Interim NC elections board won't be named, leaving District 9 investigation unresolved

RALEIGH, N.C. — Gov. Roy Cooper said an interim North Carolina State Board of Elections will not be named because of the state Republican Party’s refusal to put forward nominees.

[SPECIAL SECTION: District 9 investigation]

Last week, the board disbanded because of a state court ruling. Cooper said he would appoint a five-member board, consisting of three Democrats and two Republicans, to serve through Jan. 31.

The governor released a statement Wednesday saying the Republicans’ decision not to submit nominees is obstructing action on the investigation into election fraud in the U.S. House District 9 race.

[CATCH UP: US House District 9 race investigation, how we got here]

“All North Carolinians deserve to have confidence in a system of voting that ensures honest and fair elections,” Cooper said. “If politicians and the people they hire are manipulating the system to steal elections, all of us should pull together to get to the bottom of it and stop it — regardless of whether the candidate who finished ahead in a tainted election is a Republican or a Democrat.”

[RELATED: NC governor to appoint new state Elections Board to serve through January]

Cooper said a hearing to address the 9th District investigation on Jan. 11 cannot go forward without the interim board.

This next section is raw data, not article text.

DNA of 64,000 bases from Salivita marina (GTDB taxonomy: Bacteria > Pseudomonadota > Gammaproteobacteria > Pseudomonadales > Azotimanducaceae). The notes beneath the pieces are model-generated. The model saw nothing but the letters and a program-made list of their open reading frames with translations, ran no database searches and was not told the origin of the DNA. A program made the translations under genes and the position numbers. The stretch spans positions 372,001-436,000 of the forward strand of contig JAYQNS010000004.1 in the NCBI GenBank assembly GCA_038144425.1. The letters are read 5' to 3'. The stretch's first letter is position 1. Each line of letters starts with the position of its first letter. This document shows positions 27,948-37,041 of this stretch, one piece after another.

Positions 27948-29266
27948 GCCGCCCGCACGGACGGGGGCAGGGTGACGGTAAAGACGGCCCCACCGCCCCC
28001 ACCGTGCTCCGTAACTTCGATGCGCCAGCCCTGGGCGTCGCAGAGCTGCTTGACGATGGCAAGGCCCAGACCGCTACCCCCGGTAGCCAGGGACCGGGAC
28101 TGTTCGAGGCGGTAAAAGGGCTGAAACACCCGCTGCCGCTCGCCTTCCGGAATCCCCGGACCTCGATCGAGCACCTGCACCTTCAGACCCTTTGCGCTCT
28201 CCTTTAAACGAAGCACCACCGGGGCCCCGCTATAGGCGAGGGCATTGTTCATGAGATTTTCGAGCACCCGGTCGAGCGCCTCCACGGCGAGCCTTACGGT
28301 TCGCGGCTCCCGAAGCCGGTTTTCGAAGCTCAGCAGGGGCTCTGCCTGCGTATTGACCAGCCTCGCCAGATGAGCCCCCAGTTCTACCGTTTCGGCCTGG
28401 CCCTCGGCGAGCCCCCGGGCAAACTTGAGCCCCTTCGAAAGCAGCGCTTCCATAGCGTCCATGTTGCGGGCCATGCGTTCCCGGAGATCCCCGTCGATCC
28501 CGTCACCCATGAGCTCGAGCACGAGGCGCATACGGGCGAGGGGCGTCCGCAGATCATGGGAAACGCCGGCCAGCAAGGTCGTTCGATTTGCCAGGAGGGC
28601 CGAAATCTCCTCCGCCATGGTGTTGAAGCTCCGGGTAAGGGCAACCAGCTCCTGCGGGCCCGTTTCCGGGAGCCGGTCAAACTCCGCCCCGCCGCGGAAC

The NCSBE said only seated board members can hold evidentiary hearings, certify elections, order new elections or hear election protests. Therefore, officials said the Jan. 11 is postponed.

“State Board staff will continue to interview witnesses and pursue leads as part of this investigation,” said Kim Westbrook Strach, executive director of the NCSBE. “This agency remains steadfast in its obligation to ensure confidence in the elections process.”

NCGOP said it does not consider the new board to be legitimate and that’s why Republicans have not nominated anyone for it.

"The North Carolina Republican Party takes their obligations under the law and state constitution seriously. Our unwillingness to participate in the creation of an unlawful 'interim' State Board of Elections results from a desire to ensure that any future investigation surrounding the 9th Congressional District election is open, fair and transparent, and not tainted by actions taken by an illegal board," said NCGOP Chairman Robin Hayes. "This unlawful suggestion by the governor only serves to further erode public confidence in our election system. Gov. Cooper earns no gold stars for being embarrassed into  following the letter of the law."

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